The Place: Bao Dim Sum House, 8256 Beverly Boulevard, Los Angeles; (323-655-6556).

The Hours: 5-7 p.m. and all day at the bar.

The Deals: $1.99 Sapporo drafts, iffy wine for $4 a glass, “large” cups of hot sake for $5, and selected dim sum specialties for as little as $2.95 each.

The Digs: The giant buddha head is a bit much. Water streams out of the top. Like a single, relentless, limitless tear, it splashes down in sheets over his face. He peers out at Bao Dim Sum House's small waiting area, illuminated by small candles perched on a wall of stained wood slats. If subtlety is your thing, the restaurant is stingy with it. However, if you like to hide, the interior is so dark you could build a fort under one of the tables and no one would notice until you had to clamber up into the lamp-light to order more pork buns. The intent is an authentic dim sum joint squeezed into a sleek suit, a cucumber saketini clasped between the tips of its slim fingers. The result is the kind of restaurant that we usually enjoy ridiculing.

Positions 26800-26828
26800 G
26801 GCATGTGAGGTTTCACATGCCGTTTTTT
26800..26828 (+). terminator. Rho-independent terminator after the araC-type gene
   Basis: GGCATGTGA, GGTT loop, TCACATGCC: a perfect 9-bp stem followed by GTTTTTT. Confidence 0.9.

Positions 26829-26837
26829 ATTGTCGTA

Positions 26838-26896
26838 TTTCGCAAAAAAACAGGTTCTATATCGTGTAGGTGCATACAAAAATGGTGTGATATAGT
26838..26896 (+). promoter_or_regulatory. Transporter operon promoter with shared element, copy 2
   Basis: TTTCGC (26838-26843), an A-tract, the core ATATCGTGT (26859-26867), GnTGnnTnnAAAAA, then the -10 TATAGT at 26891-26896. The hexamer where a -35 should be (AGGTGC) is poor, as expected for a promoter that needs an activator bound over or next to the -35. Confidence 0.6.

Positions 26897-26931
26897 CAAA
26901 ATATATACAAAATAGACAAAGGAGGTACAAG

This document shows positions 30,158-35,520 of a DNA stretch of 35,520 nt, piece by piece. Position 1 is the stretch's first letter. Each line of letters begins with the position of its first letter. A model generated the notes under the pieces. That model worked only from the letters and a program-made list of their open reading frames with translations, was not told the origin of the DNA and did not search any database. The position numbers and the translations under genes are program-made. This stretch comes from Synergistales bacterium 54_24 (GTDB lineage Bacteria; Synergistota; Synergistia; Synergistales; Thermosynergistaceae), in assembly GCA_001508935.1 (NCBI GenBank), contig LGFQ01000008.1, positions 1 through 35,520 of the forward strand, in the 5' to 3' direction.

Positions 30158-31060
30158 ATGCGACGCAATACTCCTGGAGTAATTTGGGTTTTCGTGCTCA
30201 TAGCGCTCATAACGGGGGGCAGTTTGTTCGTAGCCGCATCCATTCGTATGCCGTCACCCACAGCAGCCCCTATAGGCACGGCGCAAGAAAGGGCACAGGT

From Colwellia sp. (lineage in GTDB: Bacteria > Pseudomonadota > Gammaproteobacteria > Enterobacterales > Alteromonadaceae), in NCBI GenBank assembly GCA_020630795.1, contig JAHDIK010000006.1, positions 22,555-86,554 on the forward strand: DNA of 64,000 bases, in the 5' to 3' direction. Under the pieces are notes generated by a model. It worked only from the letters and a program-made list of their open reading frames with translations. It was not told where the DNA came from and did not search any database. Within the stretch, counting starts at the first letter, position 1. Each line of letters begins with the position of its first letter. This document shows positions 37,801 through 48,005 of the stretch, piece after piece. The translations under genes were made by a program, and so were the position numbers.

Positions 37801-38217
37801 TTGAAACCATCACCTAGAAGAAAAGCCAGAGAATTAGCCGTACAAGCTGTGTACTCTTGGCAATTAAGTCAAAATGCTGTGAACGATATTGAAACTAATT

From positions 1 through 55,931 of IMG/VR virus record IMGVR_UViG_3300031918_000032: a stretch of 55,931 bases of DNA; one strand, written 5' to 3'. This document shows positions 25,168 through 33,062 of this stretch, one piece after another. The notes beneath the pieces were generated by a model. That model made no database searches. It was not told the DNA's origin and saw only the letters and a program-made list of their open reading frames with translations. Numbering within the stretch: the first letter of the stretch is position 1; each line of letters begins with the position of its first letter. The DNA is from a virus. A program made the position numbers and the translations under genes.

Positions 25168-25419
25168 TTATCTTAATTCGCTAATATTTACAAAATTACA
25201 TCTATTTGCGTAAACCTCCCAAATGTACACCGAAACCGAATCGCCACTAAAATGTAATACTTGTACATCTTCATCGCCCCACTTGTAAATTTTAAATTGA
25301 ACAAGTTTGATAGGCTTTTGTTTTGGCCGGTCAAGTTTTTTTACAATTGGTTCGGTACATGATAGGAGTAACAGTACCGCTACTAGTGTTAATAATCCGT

The Verdict: Screw us though. What's more fun than drinking overpriced session brews at a dirty dive bar? Drinking underpriced session brews at a pseudo-swank, monumentally un-hip dim sum-servin' cocktail lounge. Tall, half-frozen glasses of Sapporo are delicious and, at $2 apiece, a fine deal. That aspect of the happy hour alone gives this place a passing grade — along with the fact that happy hour happens all day at the bar.

We could care less about cheap sake or the house wine at a Chinese place, but it was nice finding out that the food isn't totally bad either. Shot through with bits of chicken and coins of sausage, sticky rice-stuffed lotus leaf parcels ($4.95 for two) possess a warming, comforting appeal. The crystal shrimp dumplings, or har gow ($4.95 for four), don't have that cemented-with-wallpaper paste quality for which the dumplings at truly crappy dim sum places are known. Xiao long bao — dubbed “juicy pork dumplings” ($3.95 for four) — have tops as leathery as overcooked muffins. They come in little silver tins too. “Watch out, there's soup inside!” exclaimed our beaming bartender. After a vampirish nibble, no jets of porky wonder spurt forth; the dumplings simply deflate and ooze. Still, the flavor's close enough, and when you're slippery on Sapporo and looking for a nice halftime snack that hasn't passed through a vat of bubbling oil, they're a better option than the alternative — not eating anything at all.

Overall Grade: B-

LA Weekly